ASW: Good afternoon, Minton. It is great to jaw with you this afternoon about your southern roots and how you fuse songwriting with southern myth, reality, and spirit. In your latest music CD, and music video, “Gold Digger,” you paint a portrait of a woman in search of a sugar daddy, which is metaphorical of a better life for herself. Your gold-digger woman is instantly recognizable, yet not ever cliché. What was your inspiration for this CD?
MS: Hi, Amy. Good afternoon to you! Thank you for your questions. “Gold Digger” is an audio CD and a video – I’m not sure which you heard or viewed. “Gold Digger” is about contemporary, Southern rural women who have been brave enough to dig for their own gold for a lifetime, despite having been held back by difficult circumstances.
ASW: I just am in love with the details in your songs: pork rinds, double-D implants, a snack bar, Vicky Pickle, and the world that these words conjure up in my mind. You select words as carefully as a poet and fuse these images with music. Talk to me about how you intersect spoken words and lyrics with music to create these intoxicatingly hilarious, poignant, and very real and raw characters?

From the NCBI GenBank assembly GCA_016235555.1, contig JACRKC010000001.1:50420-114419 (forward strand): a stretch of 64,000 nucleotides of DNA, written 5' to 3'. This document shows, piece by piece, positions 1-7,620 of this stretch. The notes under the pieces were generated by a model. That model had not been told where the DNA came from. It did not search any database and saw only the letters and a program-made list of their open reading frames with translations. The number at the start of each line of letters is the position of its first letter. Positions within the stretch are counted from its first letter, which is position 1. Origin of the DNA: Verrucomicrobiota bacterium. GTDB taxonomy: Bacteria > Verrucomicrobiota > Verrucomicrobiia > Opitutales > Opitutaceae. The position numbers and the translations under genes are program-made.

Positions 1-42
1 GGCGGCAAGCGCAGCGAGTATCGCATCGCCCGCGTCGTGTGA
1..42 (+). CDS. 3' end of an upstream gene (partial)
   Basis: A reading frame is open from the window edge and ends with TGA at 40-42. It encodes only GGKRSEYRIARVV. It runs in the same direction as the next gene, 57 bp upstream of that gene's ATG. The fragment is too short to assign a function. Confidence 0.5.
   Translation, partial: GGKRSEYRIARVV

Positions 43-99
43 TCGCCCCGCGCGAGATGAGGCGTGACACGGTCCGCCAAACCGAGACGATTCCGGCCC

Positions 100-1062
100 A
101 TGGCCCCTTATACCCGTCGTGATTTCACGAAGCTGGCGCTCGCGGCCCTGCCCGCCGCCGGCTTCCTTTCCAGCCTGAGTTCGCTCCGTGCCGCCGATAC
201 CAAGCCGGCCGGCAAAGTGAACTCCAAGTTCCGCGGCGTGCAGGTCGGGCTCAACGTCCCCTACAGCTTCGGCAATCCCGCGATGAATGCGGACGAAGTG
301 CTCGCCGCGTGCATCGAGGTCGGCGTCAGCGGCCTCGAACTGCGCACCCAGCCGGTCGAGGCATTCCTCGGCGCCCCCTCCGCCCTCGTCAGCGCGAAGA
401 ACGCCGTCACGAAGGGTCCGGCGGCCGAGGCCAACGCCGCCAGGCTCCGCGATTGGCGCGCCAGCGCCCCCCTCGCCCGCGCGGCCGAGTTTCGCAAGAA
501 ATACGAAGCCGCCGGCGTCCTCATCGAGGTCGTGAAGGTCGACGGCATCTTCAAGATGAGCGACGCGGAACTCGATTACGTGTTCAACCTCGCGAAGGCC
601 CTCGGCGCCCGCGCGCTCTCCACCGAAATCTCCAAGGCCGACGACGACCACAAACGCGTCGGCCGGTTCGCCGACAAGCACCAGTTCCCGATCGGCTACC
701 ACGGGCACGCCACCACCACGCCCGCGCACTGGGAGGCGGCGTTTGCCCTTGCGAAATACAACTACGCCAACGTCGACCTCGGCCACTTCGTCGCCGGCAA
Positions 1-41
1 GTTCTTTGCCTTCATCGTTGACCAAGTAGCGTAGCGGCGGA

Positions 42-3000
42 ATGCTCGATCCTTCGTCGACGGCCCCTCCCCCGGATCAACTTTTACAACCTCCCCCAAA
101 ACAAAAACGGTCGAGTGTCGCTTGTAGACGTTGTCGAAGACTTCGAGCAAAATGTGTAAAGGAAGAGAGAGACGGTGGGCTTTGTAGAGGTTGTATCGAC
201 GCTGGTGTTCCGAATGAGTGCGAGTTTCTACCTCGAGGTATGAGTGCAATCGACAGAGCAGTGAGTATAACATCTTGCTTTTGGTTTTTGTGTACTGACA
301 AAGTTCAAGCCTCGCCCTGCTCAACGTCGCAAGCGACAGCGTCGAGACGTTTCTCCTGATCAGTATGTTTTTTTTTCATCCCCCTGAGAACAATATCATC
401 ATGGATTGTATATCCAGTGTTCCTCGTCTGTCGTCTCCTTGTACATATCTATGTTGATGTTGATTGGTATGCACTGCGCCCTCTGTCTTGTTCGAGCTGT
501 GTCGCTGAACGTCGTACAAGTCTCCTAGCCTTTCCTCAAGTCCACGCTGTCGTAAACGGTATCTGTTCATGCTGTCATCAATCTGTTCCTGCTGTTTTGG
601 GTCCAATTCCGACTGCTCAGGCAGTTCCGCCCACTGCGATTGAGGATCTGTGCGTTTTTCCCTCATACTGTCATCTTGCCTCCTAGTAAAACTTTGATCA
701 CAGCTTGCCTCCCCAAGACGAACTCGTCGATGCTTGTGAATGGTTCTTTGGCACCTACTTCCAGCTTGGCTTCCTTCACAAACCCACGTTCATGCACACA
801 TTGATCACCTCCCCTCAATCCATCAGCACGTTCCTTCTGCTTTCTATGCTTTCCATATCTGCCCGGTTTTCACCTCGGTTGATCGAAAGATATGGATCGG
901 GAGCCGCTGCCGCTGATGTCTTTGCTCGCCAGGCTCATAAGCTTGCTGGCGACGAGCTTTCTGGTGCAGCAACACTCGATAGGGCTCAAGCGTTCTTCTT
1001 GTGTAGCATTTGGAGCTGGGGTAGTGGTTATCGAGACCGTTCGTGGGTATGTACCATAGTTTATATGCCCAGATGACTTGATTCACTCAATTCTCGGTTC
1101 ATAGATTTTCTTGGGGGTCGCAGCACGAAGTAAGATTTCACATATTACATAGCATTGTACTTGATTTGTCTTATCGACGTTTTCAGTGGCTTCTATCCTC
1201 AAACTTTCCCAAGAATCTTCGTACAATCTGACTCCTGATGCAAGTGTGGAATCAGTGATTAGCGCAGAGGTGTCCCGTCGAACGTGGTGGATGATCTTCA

MS: Most of the characters that are portrayed in my music and work are family members in one way or another, so I know them like the back of my hand. I’m first and foremost a poet and have written poetry since third grade. I was also lucky enough to get several of my poems published before I was struck by the realization that so few people read poetry journals. When I was hit with this epiphany, I decided, along with my then guitar teacher Rob Jackson, to try and put music to my poems. It was a fledgling attempt at best. But over the years, I’ve kind of figured out what I am doing.
ASW: Minton, where in the South are your roots? Or as some of us say, “Where are your people?” I know if you walked into a small town bowling alley in Arkansas or Oklahoma, where I live, you’d probably “know” every guy ‘n gal in the place. You’d not know them of course, but you’d know their whole life’s story and their struggles. How do your roots play a role in your creation of song lyrics and persona characters, such as Vicky Pickle?
MS: My people hale mostly from rural Arkansas, right outside of Little Rock, and then over in Hazen. My grandparents lived in Memphis, Tennessee, and I was there a lot as a child. I grew up in Murfreesboro, Tennessee, when it was still a small town. I know these people because I am one of these people.
ASW: Your work displays much compassion for the people and situations they find themselves in, yet there is never any pity or condescension. You respect and honor your characters. How is this important to you as a writer and performer?
MS: Like a lot of people I knew growing up, wealth was defined in terms other than monetary, although that was in our purview as well. Being wealthy was defined in terms of relationships, health, number of grandchildren, whether or not you actually knew someone who owned a Lincoln Continental first hand, how many first cousins you had, whether you had access to a swimming place of sorts in the summer, spiritual health, etc.